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An Assessment of the SBIR Program at the National Science Foundation FIGURE A-1 Survey Bias due to Commercialization Lag. Institutes of Health SBIR award recipients, it is estimated that total sales from all responding projects will likely be on the order of 50 percent greater than can be captured in a single survey.d This underscores the importance of follow-on research based on the now-established survey methodology. aAlbert N. Link and John T. Scott, Evaluating Public Research Institutions: The U.S. Advanced Technology Program’s Intramural Research Initiative, London: Routledge, 2005. bWhile economic theory is formulated on what is called ‘revealed preferences,’—meaning individuals and firms reveal how they value scarce resources by how they allocate those resources within a market framework—quite often, expressed preferences are a better source of information, especially from an evaluation perspective. Strict adherence to a revealed preference paradigm could lead to misguided policy conclusions because the paradigm assumes that all policy choices are known and understood at the time that an individual or firm reveals its preferences and that all relevant markets for such preferences are operational. See Gregory G. Dess and Donald W. Beard, “Dimensions of Organizational Task Environments,” Administrative Science Quarterly 29 (1984):52–73, and Albert N. Link and John T. Scott, Public Accountability: Evaluating Technology-Based Institutions, Norwell, MA: Kluwer Academic Publishers, 1998. cLink and Scott, Evaluating Public Research Institutions: The U.S. Advanced Technology Program’s Intramural Research Initiative op. cit. dData from the National Institutes of Health indicates that a survey taken two years later would reveal very substantial increases in both the percentage of firms reaching the market and the amount of sales per project. See National Research Council, An Assessment of the Small Business Innovation Research Program at the National Institutes of Health, Charles W. Wessner, ed., Washington, DC: The National Academies Press, forthcoming.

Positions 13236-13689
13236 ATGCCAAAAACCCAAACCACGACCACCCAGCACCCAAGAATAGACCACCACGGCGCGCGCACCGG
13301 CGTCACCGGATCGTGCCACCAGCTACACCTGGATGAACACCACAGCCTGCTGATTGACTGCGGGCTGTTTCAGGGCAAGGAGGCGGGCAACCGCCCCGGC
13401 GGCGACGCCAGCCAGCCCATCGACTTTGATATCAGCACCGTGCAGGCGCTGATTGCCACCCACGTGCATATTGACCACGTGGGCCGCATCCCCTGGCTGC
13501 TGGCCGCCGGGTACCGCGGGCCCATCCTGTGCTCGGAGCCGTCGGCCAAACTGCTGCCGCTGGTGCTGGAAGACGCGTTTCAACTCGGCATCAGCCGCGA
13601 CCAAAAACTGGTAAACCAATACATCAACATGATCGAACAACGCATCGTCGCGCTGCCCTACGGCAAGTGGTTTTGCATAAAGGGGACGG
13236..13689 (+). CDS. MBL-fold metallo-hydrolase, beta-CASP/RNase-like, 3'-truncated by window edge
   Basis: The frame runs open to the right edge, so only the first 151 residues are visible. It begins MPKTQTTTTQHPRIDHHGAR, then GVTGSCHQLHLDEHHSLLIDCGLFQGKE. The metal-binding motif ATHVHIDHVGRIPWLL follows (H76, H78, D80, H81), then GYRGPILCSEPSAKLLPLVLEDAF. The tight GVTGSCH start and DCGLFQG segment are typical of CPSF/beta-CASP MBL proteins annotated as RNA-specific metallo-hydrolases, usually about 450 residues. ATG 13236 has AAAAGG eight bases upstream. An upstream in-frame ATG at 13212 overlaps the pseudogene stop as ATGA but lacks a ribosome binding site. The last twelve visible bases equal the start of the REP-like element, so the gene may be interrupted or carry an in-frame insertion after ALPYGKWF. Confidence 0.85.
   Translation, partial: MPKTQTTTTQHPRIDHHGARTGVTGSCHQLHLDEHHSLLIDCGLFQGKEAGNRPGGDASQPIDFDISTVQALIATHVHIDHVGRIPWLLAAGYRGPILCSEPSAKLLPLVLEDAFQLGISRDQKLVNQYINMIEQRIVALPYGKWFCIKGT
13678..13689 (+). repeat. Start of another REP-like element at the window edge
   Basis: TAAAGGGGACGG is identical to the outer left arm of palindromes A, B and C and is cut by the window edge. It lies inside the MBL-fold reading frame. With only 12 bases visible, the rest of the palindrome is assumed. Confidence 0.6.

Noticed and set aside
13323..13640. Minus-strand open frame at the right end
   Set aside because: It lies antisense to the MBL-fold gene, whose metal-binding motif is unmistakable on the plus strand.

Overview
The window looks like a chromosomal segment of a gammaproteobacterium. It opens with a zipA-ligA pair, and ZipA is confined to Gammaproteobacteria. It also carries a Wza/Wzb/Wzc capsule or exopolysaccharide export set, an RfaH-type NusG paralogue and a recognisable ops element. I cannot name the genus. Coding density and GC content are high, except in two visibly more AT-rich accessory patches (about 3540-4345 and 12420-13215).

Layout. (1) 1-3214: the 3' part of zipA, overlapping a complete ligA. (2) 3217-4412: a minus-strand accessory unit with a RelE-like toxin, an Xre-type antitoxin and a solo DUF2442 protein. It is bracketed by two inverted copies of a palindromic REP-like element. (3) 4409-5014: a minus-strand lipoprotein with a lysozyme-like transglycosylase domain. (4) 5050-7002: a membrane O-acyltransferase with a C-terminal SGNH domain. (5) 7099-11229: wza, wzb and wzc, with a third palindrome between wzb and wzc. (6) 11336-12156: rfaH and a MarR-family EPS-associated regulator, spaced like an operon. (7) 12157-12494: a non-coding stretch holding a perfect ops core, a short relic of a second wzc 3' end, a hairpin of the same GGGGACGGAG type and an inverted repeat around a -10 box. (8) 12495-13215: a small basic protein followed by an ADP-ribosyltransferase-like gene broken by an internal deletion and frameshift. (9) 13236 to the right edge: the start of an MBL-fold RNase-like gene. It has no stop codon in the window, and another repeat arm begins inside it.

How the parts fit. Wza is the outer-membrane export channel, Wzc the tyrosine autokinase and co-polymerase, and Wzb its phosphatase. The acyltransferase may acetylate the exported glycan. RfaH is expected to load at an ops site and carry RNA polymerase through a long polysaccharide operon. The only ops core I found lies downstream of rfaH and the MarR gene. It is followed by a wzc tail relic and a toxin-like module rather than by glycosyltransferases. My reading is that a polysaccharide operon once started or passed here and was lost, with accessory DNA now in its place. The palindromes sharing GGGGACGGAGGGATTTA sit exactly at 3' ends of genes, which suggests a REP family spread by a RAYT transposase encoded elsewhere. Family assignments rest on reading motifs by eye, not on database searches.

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An Assessment of the SBIR Program at the National Science Foundation panies, and one firm started by a professor-husband and entrepreneur-wife team. The case studies include two woman-owned companies, one of which is actively operated by a woman who is also a member of a minority group. The sample includes companies that were able to commercialize a product very quickly and companies whose technologies are taking considerable time to commercialize. Commercialization strategies of these firms include licensing agreements, contract research, sales of product produced in-house, commercialization partnerships, as well as the sale of technology or the company itself to a larger company. The companies’ annual revenues range from $2 million to about $24 million. This includes companies whose share of annual revenue contributed by the SBIR program and other government grants comprise as little as 4 percent and as much as 70 percent. The ten companies selected for the case studies do not represent a random sample. The companies were selected to provide companies of different ages and size, pursuing different technologies, located in different parts of the country, with differing forms of ownership, and with some, although varying degrees of, commercial success. Some of the companies are university spin-offs; some are company spin-offs; some are neither. Some received many SBIR grants; some relatively few. Some continue to obtain a high percentage of their funding from government sources; others have reduced the percentage to low numbers. To illustrate different types of successful outcomes, six of the cases selected were identified by NSF as “stars.” In addition, all of these cases selected are revenue-earning SBIR-funded companies. The process for selecting the case studies is explained in detail in Appendix D.